A large segment of the of the country viewed the inauguration of President Donald Trump Friday with trepidation. Many others were glad to see former President Barack Obama vacate the White House.
If you think political polarization is getting worse, you are right. Polls show Bill Clinton was the most polarizing president in recent memory, until George W. Bush came along, who was then replaced on the polarization meter by Obama, according to Dan Balz, the veteran political reporter and author for The Washington Post.
No president has entered the White House with a lower voter approval rating than Trump.
I thought things were bad after Obama’s election, when a couple of days after the vote – but well before his inauguration – a reader called me demanding his impeachment. But a new poll released last week by Public Policy Polling, a Raleigh-based firm with Democratic ties, found that 34 percent of North Carolina voters think Trump should be impeached – before he takes office.
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A certain minority of voters are shouting: “You’re fired,” before his first day of work.
Two of North Carolina’s three Democratic congressmen boycotted the inaugural. Marches were planned in Washington, Raleigh and elsewhere on Saturday.
The growing political polarization was the subject of a round of discussions last week at Duke University’s Terry Sanford Institute, as part of an ongoing effort called The Purple Project.
North Carolina is ground zero in political polarization – a place of sharp-elbowed politics, some of the nation’s worst gerrymandering, the “Moral Monday” demonstrations and the HB2 legislation and subsequent national boycott that has placed the state in the center of the gay rights and transgender battles.
“North Carolina is in a lot of ways a microcosm of what is happening nationally,” said Fritz Mayer, a Duke political science professor overseeing The Purple Project.
There are a lot of reasons why political polarization has increased. People are now getting their information from separate news sources often offering different interpretations of events. Gerrymandering means that most lawmakers are now in safe districts where ideological purity is now more important than appealing to the middle. Both the Republican and Democratic parties have in recent decades undergone an ideological sorting process, taking on a more ideological edge.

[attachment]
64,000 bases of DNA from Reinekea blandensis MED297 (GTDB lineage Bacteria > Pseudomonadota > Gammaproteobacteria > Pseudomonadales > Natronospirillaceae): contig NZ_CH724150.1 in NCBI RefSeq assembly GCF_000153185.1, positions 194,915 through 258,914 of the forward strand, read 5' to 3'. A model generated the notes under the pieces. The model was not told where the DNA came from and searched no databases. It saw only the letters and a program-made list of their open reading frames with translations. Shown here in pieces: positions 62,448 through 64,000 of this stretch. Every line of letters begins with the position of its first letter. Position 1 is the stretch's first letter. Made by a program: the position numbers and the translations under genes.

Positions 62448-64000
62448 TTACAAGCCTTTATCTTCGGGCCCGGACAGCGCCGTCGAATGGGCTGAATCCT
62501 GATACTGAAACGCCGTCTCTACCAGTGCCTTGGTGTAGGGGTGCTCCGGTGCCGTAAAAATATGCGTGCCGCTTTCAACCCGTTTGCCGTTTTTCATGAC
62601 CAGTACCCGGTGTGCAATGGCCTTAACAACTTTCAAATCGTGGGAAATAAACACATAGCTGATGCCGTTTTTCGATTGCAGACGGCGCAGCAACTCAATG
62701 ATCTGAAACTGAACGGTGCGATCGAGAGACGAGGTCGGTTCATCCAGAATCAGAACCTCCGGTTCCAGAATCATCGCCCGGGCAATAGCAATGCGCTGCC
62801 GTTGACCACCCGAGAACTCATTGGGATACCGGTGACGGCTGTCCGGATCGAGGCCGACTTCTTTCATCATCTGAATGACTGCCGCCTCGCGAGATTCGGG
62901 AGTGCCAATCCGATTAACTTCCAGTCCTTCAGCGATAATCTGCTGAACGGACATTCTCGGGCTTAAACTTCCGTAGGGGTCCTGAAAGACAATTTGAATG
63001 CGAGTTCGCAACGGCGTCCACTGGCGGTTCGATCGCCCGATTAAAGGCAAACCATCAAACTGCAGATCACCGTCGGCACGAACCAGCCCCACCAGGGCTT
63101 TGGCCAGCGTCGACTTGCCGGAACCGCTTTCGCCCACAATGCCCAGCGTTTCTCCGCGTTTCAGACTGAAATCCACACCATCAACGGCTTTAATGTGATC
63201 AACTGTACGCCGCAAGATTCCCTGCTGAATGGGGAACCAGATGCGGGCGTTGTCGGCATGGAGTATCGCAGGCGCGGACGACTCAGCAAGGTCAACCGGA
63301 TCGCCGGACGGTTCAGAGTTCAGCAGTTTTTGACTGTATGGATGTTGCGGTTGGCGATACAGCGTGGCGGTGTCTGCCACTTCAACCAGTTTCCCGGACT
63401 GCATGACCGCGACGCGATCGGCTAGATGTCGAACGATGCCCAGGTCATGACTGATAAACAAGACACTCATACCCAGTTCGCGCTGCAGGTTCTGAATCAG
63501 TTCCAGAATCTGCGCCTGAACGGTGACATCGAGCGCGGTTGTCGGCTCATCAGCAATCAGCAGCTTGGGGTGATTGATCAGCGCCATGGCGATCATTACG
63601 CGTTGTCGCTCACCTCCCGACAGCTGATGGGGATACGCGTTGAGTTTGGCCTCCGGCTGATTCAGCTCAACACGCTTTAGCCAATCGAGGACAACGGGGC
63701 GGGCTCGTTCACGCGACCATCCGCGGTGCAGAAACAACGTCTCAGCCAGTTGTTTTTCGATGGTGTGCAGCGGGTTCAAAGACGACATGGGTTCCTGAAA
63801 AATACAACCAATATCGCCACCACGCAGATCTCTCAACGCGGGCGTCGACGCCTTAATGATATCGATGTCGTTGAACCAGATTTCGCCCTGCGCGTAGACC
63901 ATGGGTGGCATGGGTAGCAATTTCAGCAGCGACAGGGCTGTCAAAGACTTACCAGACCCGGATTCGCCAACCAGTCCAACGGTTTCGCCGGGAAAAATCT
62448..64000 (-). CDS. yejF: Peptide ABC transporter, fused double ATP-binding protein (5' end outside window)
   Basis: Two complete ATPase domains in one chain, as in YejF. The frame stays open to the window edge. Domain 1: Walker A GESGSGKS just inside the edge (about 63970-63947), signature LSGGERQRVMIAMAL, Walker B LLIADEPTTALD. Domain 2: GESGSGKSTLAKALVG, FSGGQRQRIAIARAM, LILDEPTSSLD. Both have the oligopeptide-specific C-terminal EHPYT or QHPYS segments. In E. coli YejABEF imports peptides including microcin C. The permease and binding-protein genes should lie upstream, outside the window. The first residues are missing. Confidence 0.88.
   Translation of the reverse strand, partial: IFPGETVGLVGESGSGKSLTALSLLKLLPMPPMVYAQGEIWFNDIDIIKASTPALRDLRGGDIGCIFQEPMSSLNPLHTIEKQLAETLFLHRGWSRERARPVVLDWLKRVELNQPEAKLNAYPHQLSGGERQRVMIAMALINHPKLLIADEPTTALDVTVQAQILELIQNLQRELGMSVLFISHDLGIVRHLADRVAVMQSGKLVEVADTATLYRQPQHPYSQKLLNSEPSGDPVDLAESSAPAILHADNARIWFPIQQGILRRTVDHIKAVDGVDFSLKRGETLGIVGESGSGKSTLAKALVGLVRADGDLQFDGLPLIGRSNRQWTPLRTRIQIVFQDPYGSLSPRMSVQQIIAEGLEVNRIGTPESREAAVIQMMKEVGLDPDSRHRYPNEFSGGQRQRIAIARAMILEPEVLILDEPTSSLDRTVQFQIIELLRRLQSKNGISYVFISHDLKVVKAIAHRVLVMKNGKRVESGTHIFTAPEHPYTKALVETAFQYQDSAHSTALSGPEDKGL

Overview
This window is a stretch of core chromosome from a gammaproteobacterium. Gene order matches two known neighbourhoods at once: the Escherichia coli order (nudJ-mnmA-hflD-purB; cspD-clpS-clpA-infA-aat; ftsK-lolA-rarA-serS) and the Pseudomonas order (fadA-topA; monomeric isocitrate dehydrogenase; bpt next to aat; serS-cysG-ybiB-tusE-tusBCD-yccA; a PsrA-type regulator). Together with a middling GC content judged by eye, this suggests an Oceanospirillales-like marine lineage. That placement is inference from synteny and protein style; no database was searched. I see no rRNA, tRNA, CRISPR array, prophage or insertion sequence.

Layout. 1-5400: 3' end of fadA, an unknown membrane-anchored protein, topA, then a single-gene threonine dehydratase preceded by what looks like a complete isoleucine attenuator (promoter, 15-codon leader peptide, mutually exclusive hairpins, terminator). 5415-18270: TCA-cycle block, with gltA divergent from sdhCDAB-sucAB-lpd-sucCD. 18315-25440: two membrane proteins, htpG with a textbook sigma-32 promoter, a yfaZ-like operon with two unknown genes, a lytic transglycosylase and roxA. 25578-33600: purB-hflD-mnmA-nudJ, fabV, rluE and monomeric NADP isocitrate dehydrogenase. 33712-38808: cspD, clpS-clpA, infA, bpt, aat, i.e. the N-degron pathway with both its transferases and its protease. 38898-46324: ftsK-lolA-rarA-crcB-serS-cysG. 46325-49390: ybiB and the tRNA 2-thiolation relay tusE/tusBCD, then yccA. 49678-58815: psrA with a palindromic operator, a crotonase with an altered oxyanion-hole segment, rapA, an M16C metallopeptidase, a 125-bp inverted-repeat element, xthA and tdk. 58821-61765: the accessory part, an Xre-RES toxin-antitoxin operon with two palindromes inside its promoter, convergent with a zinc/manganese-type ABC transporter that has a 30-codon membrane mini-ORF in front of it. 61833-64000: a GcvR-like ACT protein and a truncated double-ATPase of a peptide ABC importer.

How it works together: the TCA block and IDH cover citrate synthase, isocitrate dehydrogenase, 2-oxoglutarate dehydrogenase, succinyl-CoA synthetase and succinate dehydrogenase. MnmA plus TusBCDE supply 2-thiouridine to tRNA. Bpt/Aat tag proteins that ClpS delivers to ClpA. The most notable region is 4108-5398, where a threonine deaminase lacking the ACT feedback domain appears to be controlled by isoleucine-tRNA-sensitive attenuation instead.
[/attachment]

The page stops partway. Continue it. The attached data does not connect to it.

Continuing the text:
There is also self-segregation going on. Along with a decline of civic life, people are tending to move into neighborhoods and join churches with like-minded individuals. All of this has resulted in an “empathy gap,” according to Peter Feaver, a Duke political science professor who served in both the George W. Bush and Clinton White Houses.
“We have become so polarized not just as politicians but as citizens that we can’t imagine a good-hearted person holding the opposite political views from us,” Feaver said. “We feel we have to de-legitimize both their views and their emotions. If we disagree with them it must be because they have a pathology or a phobia of some sort. All the good people feel the same way I do.
“When you are friends with someone – really friends with them – it’s much harder to demonize their views,” Feaver said.
That is why, Feaver said, the most polarizing language is used on the Internet from anonymous strangers who do not know who you are or anything about you.
Joe Klein, a veteran Time magazine columnist, several years ago visited a Veterans of Foreign Wars hall in North Carolina and heard an interesting suggestion. The vets said the military draft should be re-instituted. Universal military service was a bonding experience for Americans and cut across political philosophies.
There is also a broad discontent that goes far beyond the U.S. borders that is influencing much of Europe – a backlash against globalization, mass immigration and terrorism, combined with a new nationalism.
Despite the discontent that seems widespread, it is sometimes helpful to look at things from a different perspective. Last year, I visited Eastern Europe, which was ravaged by both the Nazis and the Communists. A visit to Auschwitz-Birkenau or the old secret police headquarters, now a museum called the House of Terror in Budapest, used for torture by first the fascists and then the Communists, is a strong reminder of how fortunate we Americans have been.